I tell myself every morning to name five things that I’m thankful for. I have my health, my family, an occupation where I can create and make people happy, my dogs—little things like that. Between COVID and racism, I try not to watch the news. It doesn’t really do anything good for my heart. It gives me serious anxiety.

With racism, I think a lot of people don’t understand that the system is set up for Black people to fail in this country. If you look at the redlining of neighborhoods, the school systems in Black neighborhoods, the quality of grocery stores in Black neighborhoods—Black people have been given the short end of the stick for so long. This country does it the worst out of anywhere in the world.

When I moved here, I didn’t understand why things were like this. In the Caribbean, there are Black prime ministers. You never hear things like, “We’ve never had a Black president before.” Coming into the US from St. Lucia, I have been detained numerous times at immigration. Every time I go through immigration, I am petrified because they make you feel like a criminal. I put a smile on my face, I try to be nice, and I’m still grilled with questions. I landed in Atlanta once, and the immigration officer asked me what I did in New Orleans. I told him I have two restaurants, and the guy says to me, “Oh, are they Popeyes?”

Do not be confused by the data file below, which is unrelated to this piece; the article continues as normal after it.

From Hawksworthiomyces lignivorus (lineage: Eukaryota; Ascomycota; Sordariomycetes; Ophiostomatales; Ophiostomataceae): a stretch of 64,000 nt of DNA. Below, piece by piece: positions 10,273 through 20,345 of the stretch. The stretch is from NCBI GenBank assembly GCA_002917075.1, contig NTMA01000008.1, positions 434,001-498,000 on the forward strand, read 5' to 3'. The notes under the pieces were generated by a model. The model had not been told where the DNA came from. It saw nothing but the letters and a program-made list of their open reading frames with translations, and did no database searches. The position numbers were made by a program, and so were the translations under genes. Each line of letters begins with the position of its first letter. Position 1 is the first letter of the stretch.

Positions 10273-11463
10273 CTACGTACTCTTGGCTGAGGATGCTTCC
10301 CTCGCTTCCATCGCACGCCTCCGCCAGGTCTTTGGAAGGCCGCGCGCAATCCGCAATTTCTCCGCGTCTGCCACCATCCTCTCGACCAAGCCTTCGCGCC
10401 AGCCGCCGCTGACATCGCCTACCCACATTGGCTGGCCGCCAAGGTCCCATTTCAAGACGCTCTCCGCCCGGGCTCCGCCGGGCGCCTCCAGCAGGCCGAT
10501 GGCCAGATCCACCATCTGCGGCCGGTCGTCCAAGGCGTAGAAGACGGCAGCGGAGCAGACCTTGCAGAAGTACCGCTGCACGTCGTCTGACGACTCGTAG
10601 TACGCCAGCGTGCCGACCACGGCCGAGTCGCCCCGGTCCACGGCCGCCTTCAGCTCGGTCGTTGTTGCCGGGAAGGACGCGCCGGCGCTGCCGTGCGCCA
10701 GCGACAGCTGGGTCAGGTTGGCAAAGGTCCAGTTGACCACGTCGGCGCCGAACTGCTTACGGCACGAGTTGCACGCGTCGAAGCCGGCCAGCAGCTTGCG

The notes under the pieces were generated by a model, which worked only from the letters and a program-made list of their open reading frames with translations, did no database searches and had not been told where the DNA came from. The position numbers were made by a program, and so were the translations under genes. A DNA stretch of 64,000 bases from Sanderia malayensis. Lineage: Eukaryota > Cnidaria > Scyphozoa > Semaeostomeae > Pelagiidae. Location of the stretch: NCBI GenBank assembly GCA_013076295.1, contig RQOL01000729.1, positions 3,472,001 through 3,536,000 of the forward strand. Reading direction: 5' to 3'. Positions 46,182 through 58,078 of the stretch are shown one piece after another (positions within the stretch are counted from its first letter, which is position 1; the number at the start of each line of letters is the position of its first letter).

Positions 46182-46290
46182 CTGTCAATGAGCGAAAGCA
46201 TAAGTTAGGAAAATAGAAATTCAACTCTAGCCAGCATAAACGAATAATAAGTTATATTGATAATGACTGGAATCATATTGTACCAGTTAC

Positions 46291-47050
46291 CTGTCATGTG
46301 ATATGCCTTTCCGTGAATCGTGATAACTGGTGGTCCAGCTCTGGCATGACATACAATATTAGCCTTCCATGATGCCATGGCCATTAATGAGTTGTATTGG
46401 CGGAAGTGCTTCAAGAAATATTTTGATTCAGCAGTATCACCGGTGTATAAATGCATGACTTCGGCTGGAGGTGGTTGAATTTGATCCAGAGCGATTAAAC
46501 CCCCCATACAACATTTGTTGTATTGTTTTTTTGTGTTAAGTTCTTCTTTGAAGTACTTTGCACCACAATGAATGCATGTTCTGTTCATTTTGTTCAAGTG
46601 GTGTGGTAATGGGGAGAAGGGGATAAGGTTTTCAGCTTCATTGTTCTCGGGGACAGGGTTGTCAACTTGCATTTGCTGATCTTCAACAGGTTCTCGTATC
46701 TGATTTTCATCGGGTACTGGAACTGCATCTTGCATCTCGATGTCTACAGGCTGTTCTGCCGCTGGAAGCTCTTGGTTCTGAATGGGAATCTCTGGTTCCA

When you’re treated like that again and again, it gets to a point where it’s too much. That’s where we are at in this country—Black people are fed up. I think a lot of people feel it’s as simple as hiring Black people, but it takes more than that. It takes big companies stepping up, like Whole Foods, and deciding to open up businesses in Black neighborhoods. You look at fine dining restaurants, for example, and you don’t see a lot of Black employees. When it comes to hiring, we need to give Black people a chance and to train them. It’s about making people welcome and allowing them to have the experience. We have to have an open mind in the restaurant industry.

Looking ahead to 2021, I think we’ll see a smaller, more tight-knit restaurant community because of COVID. We’re all going through such a dark time, I think you’ll see smaller and more creative menus with a focus on comfort. As chefs, we started out in this industry because we want to make people happy. That’s our driving force. When you come to a restaurant, it’s a meeting place where you exchange more than just food and wine. You exchange memories. Dining in a restaurant becomes something nostalgic where all five senses are touched. Chefs are very romantic. That’s what made us fall in love with cooking and having a restaurant in the first place.